I just read an article Data Plan Award: Best mobile internet in Nigeria on Mobility Blog.

The following was meant to be a comment on that post, but got so long. I decided to make a full post out of it.

Remember my earlier post, The Dilemma of Being a Nigerian Phone User? The tone of the Mobility post miffed me enough to write this rejoinder.

Here goes :

We often mix up cheap data plans (Gigabyte per ₦) with efficient utilisation.

What’s the use of a ₦200 for 2GB plan that gives you max, 4KB/S on Airtel ? I have several people reporting that the Airtel price buster new data plan is practically unusable in some areas, but blazing in a few others. Yet to try it myself.

I would rather pay more for data I can really, really use at a decent pace, everywhere I go, than some paper data allocation that cannot be used productively (if at all) as I often had with GLO N1k for 3GB plan

When you allocate more data for a particular plan, but stifle / throttle its efficiency, you have given with one hand and taken back with the other. That’s a waste of everybody’s time.


Etisalat that is touted to be blazing fast is total rubbish in my neck of woods (no, I don’t leave in a Forest). I abandoned Glo because I could no longer cope with the unending intermittent interminable outages and abysmally slow speeds (when it works) . SLOw with pride? Totally unreliable.

Airtel was stealing both my data and call credit. I ported to Etisalat. What you pay for is not what you get for some of their data plans! A well known IBK-fact.

Only MTN seems generally okay, but they also tinker with the promised data allocation in their night plans, but at least their speeds are said to be decent, most places.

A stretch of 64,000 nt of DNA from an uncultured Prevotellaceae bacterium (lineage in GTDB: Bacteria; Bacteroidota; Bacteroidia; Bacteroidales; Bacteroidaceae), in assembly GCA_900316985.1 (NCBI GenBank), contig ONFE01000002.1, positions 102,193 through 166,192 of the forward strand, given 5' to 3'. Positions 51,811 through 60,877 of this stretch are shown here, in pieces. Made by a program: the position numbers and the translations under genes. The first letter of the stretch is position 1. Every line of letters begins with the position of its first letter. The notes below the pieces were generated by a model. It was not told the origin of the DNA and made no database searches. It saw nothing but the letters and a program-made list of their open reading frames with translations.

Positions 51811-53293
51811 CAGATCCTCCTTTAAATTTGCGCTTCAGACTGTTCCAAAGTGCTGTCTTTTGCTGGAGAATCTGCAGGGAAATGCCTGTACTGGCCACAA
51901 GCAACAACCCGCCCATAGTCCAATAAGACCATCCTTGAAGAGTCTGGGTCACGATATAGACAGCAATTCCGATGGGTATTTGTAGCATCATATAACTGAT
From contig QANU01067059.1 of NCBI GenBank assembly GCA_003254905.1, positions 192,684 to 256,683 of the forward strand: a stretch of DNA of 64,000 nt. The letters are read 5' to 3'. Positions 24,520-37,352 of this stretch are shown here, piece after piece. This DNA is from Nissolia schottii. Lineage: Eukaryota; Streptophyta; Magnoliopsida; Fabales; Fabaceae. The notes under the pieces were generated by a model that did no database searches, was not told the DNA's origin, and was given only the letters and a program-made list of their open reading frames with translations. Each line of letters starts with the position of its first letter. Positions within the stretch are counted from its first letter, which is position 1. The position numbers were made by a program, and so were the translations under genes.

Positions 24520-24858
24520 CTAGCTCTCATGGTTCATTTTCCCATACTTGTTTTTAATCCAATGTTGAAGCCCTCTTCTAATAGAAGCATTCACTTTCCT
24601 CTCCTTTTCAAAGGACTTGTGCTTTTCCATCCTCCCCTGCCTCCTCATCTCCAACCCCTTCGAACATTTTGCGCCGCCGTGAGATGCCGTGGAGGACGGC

I think it may be more apposite for these networks to concentrate on, and address the connectivity non quality, be truthful and embrace full disclosure in their dealings with the consumers rather than all these paper data allocation.

NCC can certainly do much better.

The sneaky fraudulent habit of surreptitiously subscribing people to services on almost all the networks, and charging them for it…. is brazen theft, and my latest episode was with Etisalat which stole my ₦50 for a service I didn’t even know existed, apologized when accosted on Twitter, unsubscribed me from the fake service, but insisted they can’t refund my stolen money.!

Does Ntel for instance make it well known to the public (non techies) that only phones with LTE can work on their network?

As things stand, you can not rely on a single data plan if you do serious business online, in Nigeria. After so many years of operation in Nigeria, practically all the networks should cover their faces in shame for their inability to offer usable data, equally, everywhere (even in areas within a city like Lagos) .

When Ntel was about debuting , the public thought the Messiah to our data woes has come. Cheap, blazingly fast data, we anticipated . But alas, it has been a big letdown. The masses can’t afford the service, and the national data coverage is appallingly scanty, and the QoS questionable.

No, I don’t think it’s time to sing kumbaya, yet, for the data consumers, but we are getting there .. .

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